For those who are charitably inclined, making a charity the beneficiary of a traditional IRA can be gratifying, and it can also be a very savvy tax move. While your heirs may be able to stretch out the tax-saving benefit of a traditional IRA over a period of years, as outlined in my previous article, they'll still owe taxes on the money they take out. By contrast, qualified charities will not owe any taxes on gifts they receive, essentially negating the tax liability attached to those traditional IRA assets. In addition, leaving IRA assets to charity allows the estate to receive an estate-tax deduction on the federal estate-tax return.

A Minor Child Is the Beneficiary
Naming a minor child as the beneficiary of an IRA is a big mistake, as estate-planning attorney H. Susan Jones noted in this interview. That's because minor children can't own assets outright, meaning that a court-appointed guardian must administer the assets on behalf of the child. If you're seeing dollar signs--and aggravation--you've gotten the picture of why this isn't a good idea. If you'd like to leave IRA assets to a minor, check with an estate-planning attorney about setting up a trust or a UTMA/UGMA account.

Disclaiming an IRA
If the person who inherits an IRA doesn't need or want the assets, she can decline to be the beneficiary within the first nine months of the account owner's death. The assets would then pass to the next eligible beneficiaries. This maneuver can ensure that the assets pass to the loved ones who truly need the money. It can also help save on taxes if the secondary beneficiary is in a lower tax bracket than the individual who originally inherited the assets, or if the secondary beneficiary is a younger person who can take distributions over a longer time period than the original beneficiary.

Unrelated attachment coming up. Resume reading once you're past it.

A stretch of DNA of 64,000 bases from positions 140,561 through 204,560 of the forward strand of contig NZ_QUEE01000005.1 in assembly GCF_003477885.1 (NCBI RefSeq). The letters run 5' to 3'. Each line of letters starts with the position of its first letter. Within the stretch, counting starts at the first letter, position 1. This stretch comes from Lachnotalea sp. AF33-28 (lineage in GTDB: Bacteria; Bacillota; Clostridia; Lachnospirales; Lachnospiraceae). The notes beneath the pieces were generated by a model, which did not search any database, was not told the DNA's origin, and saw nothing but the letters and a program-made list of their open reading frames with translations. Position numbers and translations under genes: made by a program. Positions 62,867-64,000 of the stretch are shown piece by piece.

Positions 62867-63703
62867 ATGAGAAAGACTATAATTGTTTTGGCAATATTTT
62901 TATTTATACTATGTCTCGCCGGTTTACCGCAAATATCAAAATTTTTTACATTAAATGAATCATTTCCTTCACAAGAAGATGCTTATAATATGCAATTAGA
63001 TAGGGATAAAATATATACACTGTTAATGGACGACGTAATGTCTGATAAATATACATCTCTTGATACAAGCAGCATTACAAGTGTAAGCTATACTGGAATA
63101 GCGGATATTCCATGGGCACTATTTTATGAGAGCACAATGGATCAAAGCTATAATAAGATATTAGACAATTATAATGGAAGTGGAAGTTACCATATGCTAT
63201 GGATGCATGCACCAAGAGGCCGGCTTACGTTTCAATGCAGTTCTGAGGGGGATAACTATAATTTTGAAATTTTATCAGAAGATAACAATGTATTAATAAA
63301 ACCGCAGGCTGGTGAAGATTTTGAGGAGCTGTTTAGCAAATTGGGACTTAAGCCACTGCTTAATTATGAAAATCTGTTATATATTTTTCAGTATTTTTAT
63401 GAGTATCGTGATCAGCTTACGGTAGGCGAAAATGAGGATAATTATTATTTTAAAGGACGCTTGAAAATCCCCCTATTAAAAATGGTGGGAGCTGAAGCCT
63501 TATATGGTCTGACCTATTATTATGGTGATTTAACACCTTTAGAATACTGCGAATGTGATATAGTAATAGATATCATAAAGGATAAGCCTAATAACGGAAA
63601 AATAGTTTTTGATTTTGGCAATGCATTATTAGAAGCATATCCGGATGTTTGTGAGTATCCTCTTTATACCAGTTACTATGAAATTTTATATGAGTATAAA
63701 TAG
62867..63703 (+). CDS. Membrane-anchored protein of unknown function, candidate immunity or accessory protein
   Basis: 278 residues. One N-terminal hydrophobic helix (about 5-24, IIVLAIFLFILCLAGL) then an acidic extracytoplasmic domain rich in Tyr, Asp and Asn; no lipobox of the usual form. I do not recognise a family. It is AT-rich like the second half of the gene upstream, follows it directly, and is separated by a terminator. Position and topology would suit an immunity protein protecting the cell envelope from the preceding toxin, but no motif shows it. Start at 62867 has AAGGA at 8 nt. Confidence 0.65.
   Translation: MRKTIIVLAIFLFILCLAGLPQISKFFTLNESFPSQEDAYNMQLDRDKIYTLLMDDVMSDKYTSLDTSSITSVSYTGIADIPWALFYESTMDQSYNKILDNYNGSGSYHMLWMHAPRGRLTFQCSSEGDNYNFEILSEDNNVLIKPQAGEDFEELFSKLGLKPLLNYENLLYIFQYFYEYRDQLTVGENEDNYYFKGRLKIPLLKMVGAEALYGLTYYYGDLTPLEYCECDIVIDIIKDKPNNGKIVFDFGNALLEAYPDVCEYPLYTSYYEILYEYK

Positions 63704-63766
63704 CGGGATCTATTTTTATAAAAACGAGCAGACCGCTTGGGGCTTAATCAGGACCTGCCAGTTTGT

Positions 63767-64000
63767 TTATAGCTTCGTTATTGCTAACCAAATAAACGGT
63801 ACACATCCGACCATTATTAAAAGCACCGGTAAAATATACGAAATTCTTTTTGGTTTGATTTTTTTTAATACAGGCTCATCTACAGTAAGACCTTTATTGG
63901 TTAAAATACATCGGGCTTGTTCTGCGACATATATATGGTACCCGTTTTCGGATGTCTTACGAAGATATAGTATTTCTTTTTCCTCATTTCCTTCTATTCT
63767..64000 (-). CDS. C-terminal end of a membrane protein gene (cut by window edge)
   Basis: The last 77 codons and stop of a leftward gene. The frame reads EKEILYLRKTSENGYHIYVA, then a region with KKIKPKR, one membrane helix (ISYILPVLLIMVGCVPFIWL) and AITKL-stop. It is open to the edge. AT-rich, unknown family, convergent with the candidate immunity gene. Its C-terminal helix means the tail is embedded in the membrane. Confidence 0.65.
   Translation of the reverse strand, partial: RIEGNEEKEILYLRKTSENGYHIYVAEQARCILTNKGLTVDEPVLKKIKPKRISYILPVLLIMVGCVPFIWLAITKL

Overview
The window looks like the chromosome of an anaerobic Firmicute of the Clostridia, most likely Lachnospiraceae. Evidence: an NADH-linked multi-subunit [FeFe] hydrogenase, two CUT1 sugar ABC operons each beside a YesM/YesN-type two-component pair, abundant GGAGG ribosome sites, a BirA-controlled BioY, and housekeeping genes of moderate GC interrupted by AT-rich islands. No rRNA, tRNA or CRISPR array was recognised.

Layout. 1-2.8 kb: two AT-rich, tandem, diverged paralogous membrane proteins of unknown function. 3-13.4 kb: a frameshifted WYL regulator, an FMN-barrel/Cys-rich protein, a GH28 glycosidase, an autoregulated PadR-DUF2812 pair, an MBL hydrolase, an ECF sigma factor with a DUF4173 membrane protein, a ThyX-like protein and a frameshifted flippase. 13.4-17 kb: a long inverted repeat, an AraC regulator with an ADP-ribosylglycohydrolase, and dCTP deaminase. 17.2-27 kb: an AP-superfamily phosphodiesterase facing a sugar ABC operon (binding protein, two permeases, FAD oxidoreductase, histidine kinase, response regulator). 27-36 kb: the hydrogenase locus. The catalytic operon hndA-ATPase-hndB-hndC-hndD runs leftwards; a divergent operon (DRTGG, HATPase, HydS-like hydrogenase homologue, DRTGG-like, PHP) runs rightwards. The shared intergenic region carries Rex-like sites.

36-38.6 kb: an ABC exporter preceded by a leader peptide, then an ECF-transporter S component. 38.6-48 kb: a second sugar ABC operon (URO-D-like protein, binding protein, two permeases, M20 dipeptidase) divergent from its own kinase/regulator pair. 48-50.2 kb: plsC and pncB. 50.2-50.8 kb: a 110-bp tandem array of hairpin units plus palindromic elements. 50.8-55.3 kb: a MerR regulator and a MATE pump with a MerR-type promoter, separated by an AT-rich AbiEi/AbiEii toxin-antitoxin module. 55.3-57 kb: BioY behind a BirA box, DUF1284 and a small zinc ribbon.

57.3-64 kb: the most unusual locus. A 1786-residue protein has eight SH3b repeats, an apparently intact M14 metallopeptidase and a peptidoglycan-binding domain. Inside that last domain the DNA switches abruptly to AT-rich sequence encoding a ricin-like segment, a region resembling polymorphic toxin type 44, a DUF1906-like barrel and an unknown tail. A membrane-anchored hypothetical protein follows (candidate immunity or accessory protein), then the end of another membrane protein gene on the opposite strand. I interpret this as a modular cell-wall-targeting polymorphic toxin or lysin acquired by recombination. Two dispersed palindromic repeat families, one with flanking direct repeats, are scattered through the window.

However, bear in mind that declining the assets also means declining any future control over them. If a primary beneficiary would prefer that someone other than the secondary beneficiary inherit the assets, the only workaround is for the primary beneficiary to claim the assets, then redistribute to the individual(s) she chooses. However, the primary beneficiary would owe taxes and be subject to rules regarding RMDs.

Lump Sums and Stretches
My original article noted that you can always choose to take a lump-sum distribution from an inherited IRA. In so doing, you'll get your hot little hands on the money, and you won't be subject to the complicated distribution rules that govern inherited IRAs in most other situations. However, the big downside is that you'll be forking over all the taxes due to the IRS at one time, rather than doling them out over a period of years (and thereby hanging on to, and potentially earning interest on, the money) as you can do with other inherited IRA-distribution methods.

That's where the "stretch IRA" comes in, which several of you advocated for in your comments on my original inherited IRA article. You can't go to Vanguard and tell them you want a stretch IRA. Rather, stretching is a strategy that lets the person who inherits assets take distributions based on his own life expectancy. The younger the person, the longer the potential stretch.